• The method by which the operator will obtain current threat information, and an explanation of how the operator will integrate this information into all phases of its proposed operations (i.e., the pre-mission planning and briefing, in-flight, and post-flight phases); and
  • The plans and procedures that the operator will use to minimize the risks, identified in this preamble, to the proposed operations, so that granting the exemption would not adversely affect safety or would provide a level of safety at least equal to that provided by this SFAR. Note: The FAA has found comprehensive, organized plans and procedures to be helpful in facilitating the agency's safety evaluation of petitions for exemption from flight prohibition SFARs.

Additionally, the release and agreement to indemnify, as referred to previously, are required as a condition of any exemption that may be issued under SFAR No. 112, § 91.1603.

The FAA recognizes that operations that may be affected by SFAR No. 112, § 91.1603, may be planned for the governments of other countries with the support of the U.S. Government. While these operations will not be permitted through the approval process, the FAA will consider exemption requests for such operations on an expedited basis Start Printed Page 9955and prior to any private exemption requests.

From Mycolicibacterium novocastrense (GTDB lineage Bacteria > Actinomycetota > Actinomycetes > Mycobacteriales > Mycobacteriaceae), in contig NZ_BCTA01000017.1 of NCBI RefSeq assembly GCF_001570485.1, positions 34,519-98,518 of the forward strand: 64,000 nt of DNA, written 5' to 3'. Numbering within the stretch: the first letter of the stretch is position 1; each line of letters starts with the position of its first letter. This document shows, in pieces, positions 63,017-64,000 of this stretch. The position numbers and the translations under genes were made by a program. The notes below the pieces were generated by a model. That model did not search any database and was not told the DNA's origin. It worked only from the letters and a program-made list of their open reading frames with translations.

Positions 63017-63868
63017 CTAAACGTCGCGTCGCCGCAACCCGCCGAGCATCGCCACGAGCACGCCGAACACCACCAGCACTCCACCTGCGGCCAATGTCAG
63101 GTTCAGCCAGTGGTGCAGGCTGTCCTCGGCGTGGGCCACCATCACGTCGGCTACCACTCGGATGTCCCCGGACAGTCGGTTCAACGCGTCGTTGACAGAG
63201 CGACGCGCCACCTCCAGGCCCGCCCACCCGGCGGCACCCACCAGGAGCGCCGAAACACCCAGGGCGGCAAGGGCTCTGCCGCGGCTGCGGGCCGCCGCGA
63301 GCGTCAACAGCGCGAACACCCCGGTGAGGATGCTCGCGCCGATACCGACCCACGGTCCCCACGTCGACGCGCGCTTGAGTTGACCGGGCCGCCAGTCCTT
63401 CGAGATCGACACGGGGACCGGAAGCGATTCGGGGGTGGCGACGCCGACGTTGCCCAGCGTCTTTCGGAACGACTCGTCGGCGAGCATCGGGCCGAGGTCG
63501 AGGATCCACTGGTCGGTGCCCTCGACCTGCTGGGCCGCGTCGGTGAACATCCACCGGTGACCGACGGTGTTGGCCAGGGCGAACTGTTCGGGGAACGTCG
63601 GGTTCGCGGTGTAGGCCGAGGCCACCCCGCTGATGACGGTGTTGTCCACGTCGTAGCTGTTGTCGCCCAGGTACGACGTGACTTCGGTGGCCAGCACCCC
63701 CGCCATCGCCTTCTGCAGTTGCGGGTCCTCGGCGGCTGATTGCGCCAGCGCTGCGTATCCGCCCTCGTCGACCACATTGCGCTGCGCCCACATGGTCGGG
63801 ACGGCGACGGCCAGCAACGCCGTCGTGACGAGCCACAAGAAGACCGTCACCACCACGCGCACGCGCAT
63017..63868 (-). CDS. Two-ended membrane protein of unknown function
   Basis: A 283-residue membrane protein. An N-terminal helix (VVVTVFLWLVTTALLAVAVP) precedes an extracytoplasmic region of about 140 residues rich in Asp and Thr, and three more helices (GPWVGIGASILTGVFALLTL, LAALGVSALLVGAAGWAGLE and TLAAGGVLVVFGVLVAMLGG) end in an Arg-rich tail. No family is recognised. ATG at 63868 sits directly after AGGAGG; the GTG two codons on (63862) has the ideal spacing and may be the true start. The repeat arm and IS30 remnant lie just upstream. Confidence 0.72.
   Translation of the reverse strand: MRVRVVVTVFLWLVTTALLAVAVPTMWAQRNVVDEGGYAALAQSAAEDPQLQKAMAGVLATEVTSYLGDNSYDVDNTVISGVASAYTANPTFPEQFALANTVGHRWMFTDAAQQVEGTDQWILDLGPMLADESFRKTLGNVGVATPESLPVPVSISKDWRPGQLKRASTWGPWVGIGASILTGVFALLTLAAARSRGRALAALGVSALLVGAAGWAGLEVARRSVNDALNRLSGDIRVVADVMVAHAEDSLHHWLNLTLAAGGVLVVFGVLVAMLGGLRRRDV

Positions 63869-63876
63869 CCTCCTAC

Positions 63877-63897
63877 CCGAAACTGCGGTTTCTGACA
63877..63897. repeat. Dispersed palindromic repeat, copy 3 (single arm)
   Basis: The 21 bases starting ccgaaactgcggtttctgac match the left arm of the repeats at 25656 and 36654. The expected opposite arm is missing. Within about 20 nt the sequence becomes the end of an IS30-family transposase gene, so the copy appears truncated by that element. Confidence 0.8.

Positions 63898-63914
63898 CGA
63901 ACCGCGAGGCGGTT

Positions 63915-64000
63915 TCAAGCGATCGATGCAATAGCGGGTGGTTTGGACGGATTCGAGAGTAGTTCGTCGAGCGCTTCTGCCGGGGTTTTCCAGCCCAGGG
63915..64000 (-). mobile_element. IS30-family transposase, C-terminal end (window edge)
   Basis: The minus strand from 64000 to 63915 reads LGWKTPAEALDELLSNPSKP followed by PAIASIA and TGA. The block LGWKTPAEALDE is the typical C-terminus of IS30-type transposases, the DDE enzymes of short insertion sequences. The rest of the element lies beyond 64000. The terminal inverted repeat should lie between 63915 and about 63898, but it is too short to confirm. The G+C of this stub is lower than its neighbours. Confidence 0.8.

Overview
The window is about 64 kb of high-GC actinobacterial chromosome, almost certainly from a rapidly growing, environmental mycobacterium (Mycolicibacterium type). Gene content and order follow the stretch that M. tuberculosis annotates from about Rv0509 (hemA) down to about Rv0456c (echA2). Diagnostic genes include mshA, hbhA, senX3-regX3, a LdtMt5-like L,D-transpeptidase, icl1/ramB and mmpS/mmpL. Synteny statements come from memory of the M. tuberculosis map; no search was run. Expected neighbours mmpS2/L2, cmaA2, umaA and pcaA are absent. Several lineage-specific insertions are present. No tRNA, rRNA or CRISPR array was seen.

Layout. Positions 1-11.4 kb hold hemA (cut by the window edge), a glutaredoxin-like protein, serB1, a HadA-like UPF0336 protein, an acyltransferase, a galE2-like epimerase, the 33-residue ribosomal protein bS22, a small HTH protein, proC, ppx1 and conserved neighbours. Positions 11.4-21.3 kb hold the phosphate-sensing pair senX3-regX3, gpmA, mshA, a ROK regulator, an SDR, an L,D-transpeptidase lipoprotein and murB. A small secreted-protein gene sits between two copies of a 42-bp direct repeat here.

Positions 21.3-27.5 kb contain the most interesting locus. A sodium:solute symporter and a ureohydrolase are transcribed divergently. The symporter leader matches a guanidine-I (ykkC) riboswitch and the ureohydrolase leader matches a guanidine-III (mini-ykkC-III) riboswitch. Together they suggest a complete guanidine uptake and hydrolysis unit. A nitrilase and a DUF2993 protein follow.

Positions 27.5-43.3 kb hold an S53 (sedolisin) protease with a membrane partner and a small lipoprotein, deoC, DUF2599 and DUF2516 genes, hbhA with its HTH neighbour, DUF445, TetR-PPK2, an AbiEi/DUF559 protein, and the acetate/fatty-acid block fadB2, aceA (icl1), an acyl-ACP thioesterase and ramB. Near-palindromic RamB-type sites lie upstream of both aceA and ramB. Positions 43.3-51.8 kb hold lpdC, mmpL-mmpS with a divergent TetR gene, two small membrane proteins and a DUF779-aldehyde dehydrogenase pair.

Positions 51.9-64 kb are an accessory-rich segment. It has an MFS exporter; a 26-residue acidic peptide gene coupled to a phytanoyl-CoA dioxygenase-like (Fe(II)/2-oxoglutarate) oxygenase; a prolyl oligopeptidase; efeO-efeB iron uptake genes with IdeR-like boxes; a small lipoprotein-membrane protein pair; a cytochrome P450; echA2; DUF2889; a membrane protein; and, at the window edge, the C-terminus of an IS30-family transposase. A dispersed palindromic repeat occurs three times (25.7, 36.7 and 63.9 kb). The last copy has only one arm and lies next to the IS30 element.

If a petition for exemption includes security-sensitive or proprietary information, requestors may contact Aviation Safety Inspector Dale E. Roberts for instructions on submitting it to the FAA. His contact information is listed in the For Further Information Contact section of this final rule.